This is because of the nature of employment in a market environment. A business will not, and indeed, cannot, employ a workforce that costs the organization more than that work force increases revenue. This cost accounting must include payroll, healthcare, taxes, and all other costs associated with the employment. If any of these areas increases in cost, the profitability of each employee decreases and raises the ceiling for increasing or maintaining the size of the workforce. 

These cost increase can be in the form of higher pay, higher taxes, and increasing benefit requirements; indeed, we have seen this take place over the past decade with disastrous results on the employment level of the US labor force. It is apparent that mandating increasing the cost of employment has damaged the labor market.

In short, the relationship between an employee and an employer is a win-win relationship. The employee is receiving compensation in excess of value of their input. The organization is receiving more value from this employees work then they are compensating the employee. This is a wonderful arrangement as both sides willingly forego value in order to acquire a greater value offered by the counterpart.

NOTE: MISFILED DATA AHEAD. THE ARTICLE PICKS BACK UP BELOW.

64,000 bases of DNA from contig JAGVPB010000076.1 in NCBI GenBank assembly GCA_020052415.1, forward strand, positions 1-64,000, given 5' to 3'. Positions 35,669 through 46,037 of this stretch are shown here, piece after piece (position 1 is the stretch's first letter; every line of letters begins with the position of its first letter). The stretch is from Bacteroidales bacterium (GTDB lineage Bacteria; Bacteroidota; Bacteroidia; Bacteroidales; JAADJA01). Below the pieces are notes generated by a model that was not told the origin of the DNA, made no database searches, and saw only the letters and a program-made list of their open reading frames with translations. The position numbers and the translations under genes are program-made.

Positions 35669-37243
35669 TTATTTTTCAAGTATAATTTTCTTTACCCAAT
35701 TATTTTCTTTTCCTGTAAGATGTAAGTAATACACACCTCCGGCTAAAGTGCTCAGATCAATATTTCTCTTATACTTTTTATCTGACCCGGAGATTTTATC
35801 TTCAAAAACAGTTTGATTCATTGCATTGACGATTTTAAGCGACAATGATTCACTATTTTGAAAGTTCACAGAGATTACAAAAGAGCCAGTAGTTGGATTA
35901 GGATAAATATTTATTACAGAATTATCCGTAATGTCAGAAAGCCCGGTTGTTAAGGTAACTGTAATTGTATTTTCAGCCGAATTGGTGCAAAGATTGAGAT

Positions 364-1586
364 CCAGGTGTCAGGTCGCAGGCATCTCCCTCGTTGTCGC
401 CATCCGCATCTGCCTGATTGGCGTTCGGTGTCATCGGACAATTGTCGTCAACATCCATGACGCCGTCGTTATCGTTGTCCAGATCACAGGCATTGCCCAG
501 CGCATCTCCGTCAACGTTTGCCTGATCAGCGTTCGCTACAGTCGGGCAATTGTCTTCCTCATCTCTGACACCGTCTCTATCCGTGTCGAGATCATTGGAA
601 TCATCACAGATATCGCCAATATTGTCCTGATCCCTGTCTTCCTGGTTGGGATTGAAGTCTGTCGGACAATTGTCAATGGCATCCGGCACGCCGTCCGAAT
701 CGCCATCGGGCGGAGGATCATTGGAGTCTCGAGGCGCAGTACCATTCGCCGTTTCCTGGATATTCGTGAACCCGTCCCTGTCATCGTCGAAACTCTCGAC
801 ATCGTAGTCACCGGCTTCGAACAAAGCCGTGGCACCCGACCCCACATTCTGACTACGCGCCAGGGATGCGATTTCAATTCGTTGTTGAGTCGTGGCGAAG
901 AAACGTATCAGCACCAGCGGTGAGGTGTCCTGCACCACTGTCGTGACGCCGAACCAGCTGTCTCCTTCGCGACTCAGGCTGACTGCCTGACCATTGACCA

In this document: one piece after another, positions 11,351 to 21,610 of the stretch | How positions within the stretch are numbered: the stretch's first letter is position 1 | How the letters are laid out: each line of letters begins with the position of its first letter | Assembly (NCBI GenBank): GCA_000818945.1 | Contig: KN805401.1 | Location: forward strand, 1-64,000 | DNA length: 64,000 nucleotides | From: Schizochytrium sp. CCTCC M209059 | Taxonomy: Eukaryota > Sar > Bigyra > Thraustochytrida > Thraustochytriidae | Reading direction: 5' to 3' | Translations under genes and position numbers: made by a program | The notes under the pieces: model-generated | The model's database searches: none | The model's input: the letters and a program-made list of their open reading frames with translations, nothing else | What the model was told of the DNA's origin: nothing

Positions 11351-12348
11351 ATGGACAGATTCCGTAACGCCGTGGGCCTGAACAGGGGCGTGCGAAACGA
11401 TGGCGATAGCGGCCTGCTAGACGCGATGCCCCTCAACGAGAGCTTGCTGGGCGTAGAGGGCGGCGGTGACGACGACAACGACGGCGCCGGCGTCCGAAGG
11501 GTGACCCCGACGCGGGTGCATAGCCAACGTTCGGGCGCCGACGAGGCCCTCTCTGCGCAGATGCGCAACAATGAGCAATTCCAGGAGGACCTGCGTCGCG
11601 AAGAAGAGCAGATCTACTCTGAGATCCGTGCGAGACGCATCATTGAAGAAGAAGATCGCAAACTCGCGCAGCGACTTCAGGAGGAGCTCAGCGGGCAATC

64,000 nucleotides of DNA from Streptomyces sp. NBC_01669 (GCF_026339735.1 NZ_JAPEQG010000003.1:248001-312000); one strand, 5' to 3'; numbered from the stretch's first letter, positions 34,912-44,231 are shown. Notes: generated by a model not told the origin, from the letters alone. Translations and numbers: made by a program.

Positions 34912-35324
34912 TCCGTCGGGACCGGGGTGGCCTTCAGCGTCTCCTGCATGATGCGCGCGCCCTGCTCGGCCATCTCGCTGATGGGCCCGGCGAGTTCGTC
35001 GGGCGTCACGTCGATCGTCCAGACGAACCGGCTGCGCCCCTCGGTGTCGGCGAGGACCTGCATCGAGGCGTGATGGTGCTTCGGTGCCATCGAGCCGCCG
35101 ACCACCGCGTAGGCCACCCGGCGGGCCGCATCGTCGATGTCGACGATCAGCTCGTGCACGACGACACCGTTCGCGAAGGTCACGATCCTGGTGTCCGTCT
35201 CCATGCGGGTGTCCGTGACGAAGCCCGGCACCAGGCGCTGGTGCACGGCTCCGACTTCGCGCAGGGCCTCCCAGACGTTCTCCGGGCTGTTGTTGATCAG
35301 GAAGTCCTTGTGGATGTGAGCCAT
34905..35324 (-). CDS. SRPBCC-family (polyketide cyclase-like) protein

There is a growing concern that income inequality in the US is a problem spot that requires remedy. Critics of high levels of income point to the disparity of wages at the very top when compared as a ratio to the wages of the average worker, or indeed, the minimum wage level of the US. The current solution to this perceived dilemma is a progressive marginal tax rate, where greater levels of income are taxed at a higher rate the income bracket beneath it.[i] This has the effect of permitting high wages while punishing those increased wages with higher levels of taxation. This results in lower taxes for the lower marginal tax rate brackets, so that the lower levels of income pay far less then do the higher levels of income. The current rate of income tax paid by the top 10% in the US is over 70%[ii], while the remaining 90% of those in the US making less than the top ten 10% pay only 30% of income tax. It is clear that low income tax payers benefit mightily from the taxes paid by the ‘elite’.